The most conclusive of these studies was published last year, by a group of Swedish scientists who tested the effects of neonics on bees in the field. Goulson’s more recent research examines how neonics can accumulate in the soil for years after use, showing up in the pollen and nectar of flowers growing in field margins, hedges, and water streams. “Evidence for them affecting bees, I think, is beyond reasonable doubt,” Goulson says.

Crops in the UK survived for years before the introduction of neonics, and they can continue to strive without them. After learning about the potential harm they cause bees and other insects, British arable farmer Peter Lundgren willingly stopped using the chemicals on his farm in Lincolnshire, northern England, around eight years ago.

“When I talk to groups of farmers who have had damage to crops by pests that would be controlled by neonicotinoids, they are open to alternatives,” he says. “I think they know essentially that neonicotinoids’s days are numbered.” Lundgren has been doing just fine without spraying his crops with the pesticides or buying treated seeds, carefully managing his wheat, rapeseed, and barley crops by using other insects and the occasional use of less-strong fertilizers to control pests. He now campaigns on the issue.

Still, the NFU is adamant that the ban is detrimental to farmers. It argues that there has been a “dramatic” increase cabbage-stem flea beetles since the EU introduced the ban in 2013 and claim that no form of pest control other than neonics can prevent this insect from damaging valuable rapeseed crop. “Our stance on neonicotinoids seed treatments remains the same in light of current evidence,” Emma Hamer, the NFU’s senior plant advisor, said in a statement sent to Quartz. “We believe the EU-wide moratorium is ill-informed—a knee-jerk reaction from the EU Commission that is over-precautionary.”

Bee prosperity aside, if the UK decides to reintroduce neonics once it leaves the EU, it could potentially affect Britain’s standing in the global economy.

The UK exports its food and drink to over 200 countries, accounting for a trade worth $23 billion in 2015. If the UK reintroduces neonics, countries where a ban is in place might refuse to import its agricultural produce.

France, which is among the largest importers of the UK’s agricultural produce, is moving towards introducing a total ban on neonics that goes beyond the EU’s ban on three kinds of the pesticide. The Canadian province of Ontario and the American state of Minnesota have also been suggesting a neonics ban. “As farmers we need to be careful—a bonfire of the regulations might mean that we end up in a position where we can’t trade with the rest of the world, let alone Europe,” Lundgren says.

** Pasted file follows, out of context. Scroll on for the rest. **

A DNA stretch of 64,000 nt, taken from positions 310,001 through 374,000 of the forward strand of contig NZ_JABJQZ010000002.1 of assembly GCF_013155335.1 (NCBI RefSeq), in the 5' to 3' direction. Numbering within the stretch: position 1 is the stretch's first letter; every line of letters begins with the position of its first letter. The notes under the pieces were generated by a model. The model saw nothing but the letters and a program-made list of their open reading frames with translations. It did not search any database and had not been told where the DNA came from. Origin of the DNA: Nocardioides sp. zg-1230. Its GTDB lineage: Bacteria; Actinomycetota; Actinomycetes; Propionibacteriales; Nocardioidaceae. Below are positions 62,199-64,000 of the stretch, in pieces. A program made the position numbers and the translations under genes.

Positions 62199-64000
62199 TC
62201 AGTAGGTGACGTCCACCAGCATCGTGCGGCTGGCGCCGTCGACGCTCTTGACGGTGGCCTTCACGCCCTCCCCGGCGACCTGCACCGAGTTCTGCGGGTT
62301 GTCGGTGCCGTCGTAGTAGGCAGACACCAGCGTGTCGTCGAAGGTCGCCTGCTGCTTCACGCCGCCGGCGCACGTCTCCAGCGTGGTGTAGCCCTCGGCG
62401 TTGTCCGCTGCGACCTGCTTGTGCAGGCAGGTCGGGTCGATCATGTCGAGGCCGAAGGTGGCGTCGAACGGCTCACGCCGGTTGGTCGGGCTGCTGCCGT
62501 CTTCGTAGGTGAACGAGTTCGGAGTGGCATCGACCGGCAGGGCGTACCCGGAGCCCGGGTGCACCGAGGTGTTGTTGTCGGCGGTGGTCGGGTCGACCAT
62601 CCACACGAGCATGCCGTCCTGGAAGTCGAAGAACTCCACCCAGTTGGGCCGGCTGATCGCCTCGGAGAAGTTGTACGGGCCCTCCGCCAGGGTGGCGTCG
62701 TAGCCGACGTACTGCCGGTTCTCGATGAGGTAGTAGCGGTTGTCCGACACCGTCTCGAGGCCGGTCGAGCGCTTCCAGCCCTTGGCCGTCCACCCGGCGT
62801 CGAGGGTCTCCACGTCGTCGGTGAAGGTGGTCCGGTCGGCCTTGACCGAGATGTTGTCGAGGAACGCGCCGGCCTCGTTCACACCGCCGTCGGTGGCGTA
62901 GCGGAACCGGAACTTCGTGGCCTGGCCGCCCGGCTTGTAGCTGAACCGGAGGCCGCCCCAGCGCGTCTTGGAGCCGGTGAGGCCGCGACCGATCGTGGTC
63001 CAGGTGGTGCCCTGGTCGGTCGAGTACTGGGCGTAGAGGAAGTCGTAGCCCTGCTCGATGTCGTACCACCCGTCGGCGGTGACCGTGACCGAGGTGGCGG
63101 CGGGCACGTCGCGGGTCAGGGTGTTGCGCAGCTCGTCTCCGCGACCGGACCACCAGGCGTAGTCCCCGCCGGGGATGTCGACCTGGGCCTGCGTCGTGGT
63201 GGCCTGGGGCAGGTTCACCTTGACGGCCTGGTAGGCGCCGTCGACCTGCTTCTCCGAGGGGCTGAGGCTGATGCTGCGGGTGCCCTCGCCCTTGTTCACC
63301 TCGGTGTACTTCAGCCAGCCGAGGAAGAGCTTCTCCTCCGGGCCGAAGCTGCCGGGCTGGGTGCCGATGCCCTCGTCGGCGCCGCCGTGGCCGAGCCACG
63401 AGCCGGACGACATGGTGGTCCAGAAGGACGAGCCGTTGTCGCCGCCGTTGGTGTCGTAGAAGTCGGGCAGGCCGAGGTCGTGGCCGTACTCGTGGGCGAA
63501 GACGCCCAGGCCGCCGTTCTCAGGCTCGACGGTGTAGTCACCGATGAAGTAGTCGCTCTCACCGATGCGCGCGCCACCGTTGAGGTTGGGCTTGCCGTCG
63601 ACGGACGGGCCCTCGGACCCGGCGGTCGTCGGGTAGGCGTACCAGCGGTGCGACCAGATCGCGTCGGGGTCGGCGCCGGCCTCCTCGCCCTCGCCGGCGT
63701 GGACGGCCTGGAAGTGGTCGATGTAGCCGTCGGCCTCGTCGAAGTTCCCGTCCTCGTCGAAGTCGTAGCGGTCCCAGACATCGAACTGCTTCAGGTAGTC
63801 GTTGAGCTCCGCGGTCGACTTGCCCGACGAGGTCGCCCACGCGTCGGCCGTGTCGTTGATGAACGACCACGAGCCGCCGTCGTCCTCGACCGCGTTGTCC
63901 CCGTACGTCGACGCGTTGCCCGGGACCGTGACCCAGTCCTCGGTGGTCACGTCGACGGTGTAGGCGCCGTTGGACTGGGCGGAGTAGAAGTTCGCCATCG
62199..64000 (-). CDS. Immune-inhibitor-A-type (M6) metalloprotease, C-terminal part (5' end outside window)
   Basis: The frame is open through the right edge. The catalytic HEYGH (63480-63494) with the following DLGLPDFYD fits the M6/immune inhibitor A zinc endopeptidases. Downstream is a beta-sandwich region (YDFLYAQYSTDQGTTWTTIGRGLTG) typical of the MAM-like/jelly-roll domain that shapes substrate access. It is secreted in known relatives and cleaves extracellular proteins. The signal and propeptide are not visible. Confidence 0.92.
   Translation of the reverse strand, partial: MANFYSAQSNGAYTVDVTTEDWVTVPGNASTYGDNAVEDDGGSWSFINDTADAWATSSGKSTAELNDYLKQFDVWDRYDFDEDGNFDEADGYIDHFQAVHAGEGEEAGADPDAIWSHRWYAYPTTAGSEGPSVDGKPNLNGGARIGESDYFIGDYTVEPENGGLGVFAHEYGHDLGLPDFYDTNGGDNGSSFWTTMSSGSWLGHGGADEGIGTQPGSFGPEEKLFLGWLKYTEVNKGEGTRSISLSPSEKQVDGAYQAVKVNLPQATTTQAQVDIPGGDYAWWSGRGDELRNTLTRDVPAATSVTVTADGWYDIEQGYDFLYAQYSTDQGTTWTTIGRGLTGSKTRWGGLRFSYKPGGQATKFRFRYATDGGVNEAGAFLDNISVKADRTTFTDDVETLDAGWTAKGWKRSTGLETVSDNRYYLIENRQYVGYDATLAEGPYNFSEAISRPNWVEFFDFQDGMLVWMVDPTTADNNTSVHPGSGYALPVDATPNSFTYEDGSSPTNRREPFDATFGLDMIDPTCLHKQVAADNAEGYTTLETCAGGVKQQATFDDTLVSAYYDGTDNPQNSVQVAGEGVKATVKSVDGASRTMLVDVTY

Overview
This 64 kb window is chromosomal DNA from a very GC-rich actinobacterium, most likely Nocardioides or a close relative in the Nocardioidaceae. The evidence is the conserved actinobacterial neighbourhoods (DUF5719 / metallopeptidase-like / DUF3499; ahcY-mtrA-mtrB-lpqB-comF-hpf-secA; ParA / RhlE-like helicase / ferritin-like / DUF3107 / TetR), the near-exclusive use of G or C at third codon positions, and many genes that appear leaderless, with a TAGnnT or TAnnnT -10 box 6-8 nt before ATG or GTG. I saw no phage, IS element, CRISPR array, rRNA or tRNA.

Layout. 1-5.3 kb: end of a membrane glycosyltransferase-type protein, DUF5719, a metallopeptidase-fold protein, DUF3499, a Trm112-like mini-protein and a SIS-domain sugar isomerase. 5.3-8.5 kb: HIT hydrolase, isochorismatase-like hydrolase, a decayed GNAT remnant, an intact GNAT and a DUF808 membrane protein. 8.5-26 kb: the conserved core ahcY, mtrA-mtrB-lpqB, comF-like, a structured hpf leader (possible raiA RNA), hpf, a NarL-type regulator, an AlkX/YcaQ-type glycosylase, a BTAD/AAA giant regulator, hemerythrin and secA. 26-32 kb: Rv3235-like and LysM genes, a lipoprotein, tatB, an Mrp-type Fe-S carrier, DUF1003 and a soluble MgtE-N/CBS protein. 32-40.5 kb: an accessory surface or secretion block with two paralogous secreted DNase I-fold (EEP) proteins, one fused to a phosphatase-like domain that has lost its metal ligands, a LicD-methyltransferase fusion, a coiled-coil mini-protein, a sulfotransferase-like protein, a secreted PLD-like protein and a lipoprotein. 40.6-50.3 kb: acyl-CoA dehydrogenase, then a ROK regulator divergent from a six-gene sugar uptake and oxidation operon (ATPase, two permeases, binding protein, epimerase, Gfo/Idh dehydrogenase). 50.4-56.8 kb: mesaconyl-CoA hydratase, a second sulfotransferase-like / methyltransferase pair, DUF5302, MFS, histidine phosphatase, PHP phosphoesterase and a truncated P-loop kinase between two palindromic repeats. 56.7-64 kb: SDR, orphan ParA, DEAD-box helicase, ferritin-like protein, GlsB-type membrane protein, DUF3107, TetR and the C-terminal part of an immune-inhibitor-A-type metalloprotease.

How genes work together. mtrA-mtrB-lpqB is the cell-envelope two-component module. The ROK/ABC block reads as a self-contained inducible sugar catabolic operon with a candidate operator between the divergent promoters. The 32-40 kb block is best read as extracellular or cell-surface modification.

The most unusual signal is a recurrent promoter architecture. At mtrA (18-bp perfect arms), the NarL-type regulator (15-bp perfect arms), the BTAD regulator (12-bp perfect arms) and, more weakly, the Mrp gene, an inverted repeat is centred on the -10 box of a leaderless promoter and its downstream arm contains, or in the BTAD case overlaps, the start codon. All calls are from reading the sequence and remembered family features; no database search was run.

With so many uncertainties over how, when, and even if the UK will leave the EU, at this point it is only possible to speculate over what Brexit could mean for bees. But with such bitter divides raging, it seems possible that the bees who had no say in the vote could be the ones forced to buzz off.

You can follow Sarah on Twitter at @Shearmans. We welcome your comments at

What We Now Know – and Don’t Know — About Honeybees and Colony Collapse Disorder

Original work by By Robbie Shell. Printed by National Geographic.

Reproduced by Kizz Street

  1. First, a definition: Colony Collapse Disorder is a phenomenon that occurs when the majority of worker bees in a colony (hive) disappear, leaving behind a queen, food, nurse bees and baby bees. Without the mature worker bees to bring nectar and pollen back to the hive, it collapses (dies). CCD was first identified in 2006. Ever since, it has been a huge concern for the agricultural industry — which relies on bees to pollinate crops — and for commercial beekeepers, who earn most of their money renting out their bees to big farms around the country.

For example, California’s almond crop – estimated at somewhere around 800,000 acres – relies almost exclusively on billions of bees trucked in to pollinate almost 400 miles of almond groves stretched across the state’s Central Valley.

  1. Keep in mind that CCD does not have just one cause: Many factors contribute to its presence, but two major culprits seem to be: overuse of pesticides (see next paragraph), and attacks from parasites (especially the deadly varroa mites) and pests (such as small hive beetles and wax moths).
  2. The debate over what causes CCD frequently turns on the question of pesticides, or more specifically, insecticides, a type of pesticide designed to kill insects. Scientists are paying increasing attention to a group of insecticides called neonicotinoids (neonics, for short). The U.S. Environmental Protection Agency is looking into whether and how they disrupt bees’ nervous systems. Neonics are manufactured by chemical companies and sold to farmers who use them to eradicate pests on cotton, citrus plants, wheat and corn, among other crops. Chemical companies say the risk from neonics is overstated, and that they are necessary to protect our food supply.

What many scientists, environmentalists, and organic beekeepers do agree on is that all the different insecticides and herbicides used on farms and in fields — as well as those sprayed in hives to fend off mites, fungi and other intruders — create what has been called a “toxic soup” of chemicals. Chronic exposure to these chemicals, say opponents of pesticide use, can make it difficult for bee colonies to breed and resist disease.